Benoit had the highest velocity of his career following his surgery, and he sustained this for several seasons.22 Looking back on his 2010 season, he said, “The first full month I was in the big leagues, I was really inconsistent. I was getting outs because people were swinging. After the first month, my arm responded great."23 Benoit was able to convert that season into a three-year, $16 million deal with the Detroit Tigers.

 

For the next three seasons, Benoit was a key member of the Tigers bullpen. He had 66 appearances in 2011, 73 in 2012, and 66 in 2013. He stepped into the closer role at times in 2013, saving 24 games as part of a career-high 43 games finished. The Tigers went to the playoffs each year. In 2011 Benoit was on the losing side against the Rangers again as they went on to win the AL pennant for the second year in a row. Both years, the Rangers lost the World Series.

 

The Tigers made the Series themselves in 2012, losing to the San Francisco Giants. In 2013 the Tigers lost the American League Championship Series to the Boston Red Sox, four games to two. Benoit finished both Tigers wins, but also gave up an eighth-inning grand slam to David Ortiz, allowing the Red Sox to tie a Game Two they later won in the ninth.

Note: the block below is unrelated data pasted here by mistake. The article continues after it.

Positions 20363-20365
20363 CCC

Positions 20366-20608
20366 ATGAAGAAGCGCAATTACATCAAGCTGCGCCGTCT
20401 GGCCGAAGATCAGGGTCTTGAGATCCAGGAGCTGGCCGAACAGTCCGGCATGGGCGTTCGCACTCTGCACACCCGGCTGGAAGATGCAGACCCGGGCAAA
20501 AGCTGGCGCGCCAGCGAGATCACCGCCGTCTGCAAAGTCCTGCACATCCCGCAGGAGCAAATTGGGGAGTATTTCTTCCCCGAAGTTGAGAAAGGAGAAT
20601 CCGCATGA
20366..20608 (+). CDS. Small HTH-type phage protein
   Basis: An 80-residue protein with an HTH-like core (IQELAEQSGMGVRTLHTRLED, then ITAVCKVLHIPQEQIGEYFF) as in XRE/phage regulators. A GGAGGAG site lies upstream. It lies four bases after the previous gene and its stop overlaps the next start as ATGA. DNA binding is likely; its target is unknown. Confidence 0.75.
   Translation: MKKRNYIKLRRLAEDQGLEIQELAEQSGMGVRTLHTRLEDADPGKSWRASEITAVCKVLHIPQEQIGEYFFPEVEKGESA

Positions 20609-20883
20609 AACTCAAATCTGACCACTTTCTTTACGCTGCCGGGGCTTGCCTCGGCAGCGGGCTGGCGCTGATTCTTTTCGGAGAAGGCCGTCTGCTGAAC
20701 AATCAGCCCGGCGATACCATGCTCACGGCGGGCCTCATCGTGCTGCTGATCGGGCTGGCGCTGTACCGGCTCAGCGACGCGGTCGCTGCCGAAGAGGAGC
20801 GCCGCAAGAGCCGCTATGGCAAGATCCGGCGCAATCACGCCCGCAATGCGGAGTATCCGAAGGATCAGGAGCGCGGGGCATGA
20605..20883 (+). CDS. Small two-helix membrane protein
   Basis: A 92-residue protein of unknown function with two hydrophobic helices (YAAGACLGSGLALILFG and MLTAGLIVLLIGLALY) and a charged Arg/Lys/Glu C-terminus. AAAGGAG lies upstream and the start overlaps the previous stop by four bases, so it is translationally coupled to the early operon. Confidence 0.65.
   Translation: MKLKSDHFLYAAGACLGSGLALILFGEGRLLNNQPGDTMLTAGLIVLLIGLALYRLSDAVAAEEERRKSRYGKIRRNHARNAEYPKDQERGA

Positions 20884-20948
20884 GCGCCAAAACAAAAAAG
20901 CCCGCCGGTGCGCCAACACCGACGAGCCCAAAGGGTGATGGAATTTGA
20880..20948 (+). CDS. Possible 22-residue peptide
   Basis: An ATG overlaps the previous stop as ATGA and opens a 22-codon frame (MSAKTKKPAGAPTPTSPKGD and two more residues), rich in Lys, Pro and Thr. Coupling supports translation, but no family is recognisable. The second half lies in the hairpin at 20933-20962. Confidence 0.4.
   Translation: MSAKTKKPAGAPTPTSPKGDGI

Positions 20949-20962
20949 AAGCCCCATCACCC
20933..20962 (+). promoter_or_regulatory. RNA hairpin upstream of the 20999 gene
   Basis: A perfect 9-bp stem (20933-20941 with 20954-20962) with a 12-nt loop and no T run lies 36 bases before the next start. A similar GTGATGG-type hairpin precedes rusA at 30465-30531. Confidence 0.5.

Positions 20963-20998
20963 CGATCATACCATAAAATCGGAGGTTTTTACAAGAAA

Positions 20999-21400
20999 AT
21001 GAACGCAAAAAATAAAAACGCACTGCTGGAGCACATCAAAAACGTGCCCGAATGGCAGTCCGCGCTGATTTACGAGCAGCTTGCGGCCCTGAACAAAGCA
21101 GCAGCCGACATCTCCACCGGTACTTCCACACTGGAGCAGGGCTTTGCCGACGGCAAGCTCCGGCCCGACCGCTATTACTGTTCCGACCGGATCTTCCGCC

After the 2013 season Benoit was a free agent once more. He signed with the San Diego Padres on December 28 for two years, totaling $15.5 million, with a third-year option on the 2016 season for $8 million, if he pitched in at least 55 games in 2015. Benoit performed well in 2014, appearing in 53 games with a 1.49 ERA in 54⅓ innings, and followed that in 2015 with a 2.34 ERA in 65⅓ innings. He was traded on November 12, 2015, by the Padres to Seattle. His shoulder problems resurfaced in spring training with Seattle.24 After a return to the 15-day disabled list for the first time since the end of the 2008 season, Benoit appeared in only 26 games with a 5.18 ERA with Seattle in 2015.